Cocceius vs. the Cartesio-Cocceians? Probably not the first face-off that would come to mind when thinking about Johannes Cocceius (1603-1669). The more natural pairing would be Cocceius vs. Voetius. But today I want to take a moment to examine a phenomenon that occurs throughout history; namely, the discontinuity between teacher and disciple.
By the 1640s, a cohort of orthodox Calvinists gained the moniker “Voetians,” named after their leader Gisbertus Voetius (1589-1676). Over the years they also gained a reputation for affirming a scholastic form of Calvinism and combating heterodoxy in all forms. Cartesianism became a repeated target for the Voetians, claiming that Cartesian skepticism elevated reason over revelation.
By the 1650s, the Voetians were countered by the Cocceians, who affirmed Cocceius’ federal or covenant theology along with Descartes’ philosophical system. Though Cartesian philosophy became an integral component for many Cocceians, it never played an important role for Cocceius himself.
The omission of Cartesianism in Cocceius was not due to a lack of exposure. Rather, this was a conscious decision to refrain from Cartesian principles such as dualism and skepticism. Willem van Asselt argues that it was the “Tolerant” or “Leiden” Cocceians, such as Christophorus Wittichius (1625-1687), who combined Cartesian philosophy with Cocceian theology in a way that Cocceius specifically deemed not beneficial (Federal Theology, 72-105; Reformed Scholasticism, 149).
If this is the case, why continue identifying figures such as Wittichius as being Cocceian or even Cartesio-Cocceian? First, Cartesio-Cocceians were reliant on Cocceian theology and especially biblical hermeneutic. They did not forsake central Cocceian principles, but rather, supplemented them with Cartesian philosophy.
Second, that is the way they and their opponents identified themselves. They united around their Cartesio-Cocceian theology in opposition to the Voetians. Wiep van Bunge recounts Wittichius’ efforts to convince his fellow Cocceian Lambert van Velthuysen (1622-1685) to accept a Cartesian understanding of the doctrine of accommodation (From Stevin to Spinoza, 84. Earlier in the work, van Bunge mistakenly argues that the Cartesio-Coccesians upheld Calvin’s definition of accommodation).
Wittichius’ hope was for Socinian accommodation, labeled as Cartesian, to serve as a rallying point for the Cocceians. With van Velthuysen’s support, the Cartesio-Cocceians would come to a consensus and solidify the Cartesio-Cocceian camp on a significant point of contention between the Cocceians and Voetians. For a summary of the accommodation debate, consult my previous post.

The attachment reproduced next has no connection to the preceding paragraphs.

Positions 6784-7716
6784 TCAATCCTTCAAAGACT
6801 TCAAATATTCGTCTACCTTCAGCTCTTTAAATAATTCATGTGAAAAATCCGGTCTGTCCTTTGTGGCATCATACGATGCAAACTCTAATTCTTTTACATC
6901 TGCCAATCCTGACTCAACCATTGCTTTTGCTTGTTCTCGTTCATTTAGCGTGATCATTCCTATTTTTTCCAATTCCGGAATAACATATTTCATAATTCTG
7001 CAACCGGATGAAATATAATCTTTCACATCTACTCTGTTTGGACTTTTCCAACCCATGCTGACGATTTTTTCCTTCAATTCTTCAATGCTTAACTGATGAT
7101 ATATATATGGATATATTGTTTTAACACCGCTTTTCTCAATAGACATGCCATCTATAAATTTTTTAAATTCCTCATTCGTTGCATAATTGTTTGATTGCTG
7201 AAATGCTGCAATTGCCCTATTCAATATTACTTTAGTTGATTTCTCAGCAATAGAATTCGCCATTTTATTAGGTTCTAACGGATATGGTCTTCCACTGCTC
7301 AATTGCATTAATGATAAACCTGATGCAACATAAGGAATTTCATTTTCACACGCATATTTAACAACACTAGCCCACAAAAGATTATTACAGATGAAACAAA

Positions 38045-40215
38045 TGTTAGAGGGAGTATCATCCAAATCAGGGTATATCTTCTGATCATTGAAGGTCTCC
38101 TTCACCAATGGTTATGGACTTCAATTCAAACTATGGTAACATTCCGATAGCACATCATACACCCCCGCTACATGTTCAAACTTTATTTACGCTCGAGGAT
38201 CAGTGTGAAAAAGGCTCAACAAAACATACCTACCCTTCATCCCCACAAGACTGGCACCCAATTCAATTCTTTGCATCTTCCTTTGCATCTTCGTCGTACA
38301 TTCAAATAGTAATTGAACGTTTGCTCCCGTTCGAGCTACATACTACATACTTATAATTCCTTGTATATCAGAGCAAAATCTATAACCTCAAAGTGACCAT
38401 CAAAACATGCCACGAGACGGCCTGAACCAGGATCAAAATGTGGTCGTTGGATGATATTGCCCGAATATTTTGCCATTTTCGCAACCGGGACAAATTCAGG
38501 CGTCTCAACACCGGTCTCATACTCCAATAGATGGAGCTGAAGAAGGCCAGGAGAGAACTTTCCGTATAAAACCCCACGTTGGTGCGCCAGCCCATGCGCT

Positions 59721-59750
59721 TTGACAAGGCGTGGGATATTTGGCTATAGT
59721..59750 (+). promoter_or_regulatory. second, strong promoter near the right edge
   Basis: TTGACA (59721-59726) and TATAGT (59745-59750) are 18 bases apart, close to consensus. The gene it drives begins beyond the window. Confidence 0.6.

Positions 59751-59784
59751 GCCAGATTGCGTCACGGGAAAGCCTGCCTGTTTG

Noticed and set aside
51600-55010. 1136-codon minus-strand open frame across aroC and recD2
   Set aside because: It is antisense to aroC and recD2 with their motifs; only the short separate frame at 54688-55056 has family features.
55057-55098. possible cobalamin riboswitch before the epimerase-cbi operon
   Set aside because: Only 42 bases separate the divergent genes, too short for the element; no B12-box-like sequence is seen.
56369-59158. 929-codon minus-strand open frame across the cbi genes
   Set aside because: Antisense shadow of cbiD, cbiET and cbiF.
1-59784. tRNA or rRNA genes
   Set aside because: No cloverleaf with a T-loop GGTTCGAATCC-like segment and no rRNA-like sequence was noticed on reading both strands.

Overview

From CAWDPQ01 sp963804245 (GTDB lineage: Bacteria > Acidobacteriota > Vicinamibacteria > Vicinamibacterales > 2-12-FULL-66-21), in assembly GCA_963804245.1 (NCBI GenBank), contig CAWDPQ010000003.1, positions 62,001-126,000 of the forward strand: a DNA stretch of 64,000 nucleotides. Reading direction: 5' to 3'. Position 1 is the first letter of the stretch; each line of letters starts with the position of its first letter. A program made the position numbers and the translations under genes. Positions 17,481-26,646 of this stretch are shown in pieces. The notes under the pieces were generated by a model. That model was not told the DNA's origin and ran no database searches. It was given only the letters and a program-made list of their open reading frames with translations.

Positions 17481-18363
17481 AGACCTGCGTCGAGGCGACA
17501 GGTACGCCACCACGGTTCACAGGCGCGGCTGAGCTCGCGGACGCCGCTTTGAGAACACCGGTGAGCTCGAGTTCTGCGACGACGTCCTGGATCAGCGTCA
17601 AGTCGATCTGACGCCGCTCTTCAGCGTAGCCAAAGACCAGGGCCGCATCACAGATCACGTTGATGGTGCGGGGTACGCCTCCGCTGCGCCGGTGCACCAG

The Cartesio-Cocceian variety of Socinian accommodation was used as an identifier to separate themselves from the Voetians, who upheld the Augustinian definition. Cartesio-Cocceian accommodation challenged the Bible’s authority on cosmological issues but also doctrinal matters seen in Balthasar Bekker’s (1664-1698) The World Bewitched (1695). Bekker claimed that accounts of demon possession were merely accommodations to ancient Israel’s lack of mental health awareness. The Bible was not teaching the existence of demons, for they do not exist, but merely using the erroneous thinking of Israelites to convey a message of truth.
Cartesio-Cocceian accommodation, or Cartesian skepticism and dualism that is foundational to Cartesio-Cocceian accommodation, is not found in Cocceius. Yet, I do think it is helpful to talk of Socinian accommodation as Cartesio-Cocceian accommodation in regards to certain circles of seventeenth-century Dutch reformed thought. That is the way it was framed by them and their opponents. Also, later in the eighteenth century, heterodox Lutherans appropriated Cartesio-Cocceian accommodation, but slowly replaced the Cartesian element for other philosophical systems such as Wolffian philosophy.
Cartesio-Cocceians are hardly the only ones who appropriate principles from their teacher in a manner never intended by the latter. Keeping that in mind, it is important that we do not read the thoughts of disciples back into the teacher. Or vice-versa; that the disciples followed their teacher exactly.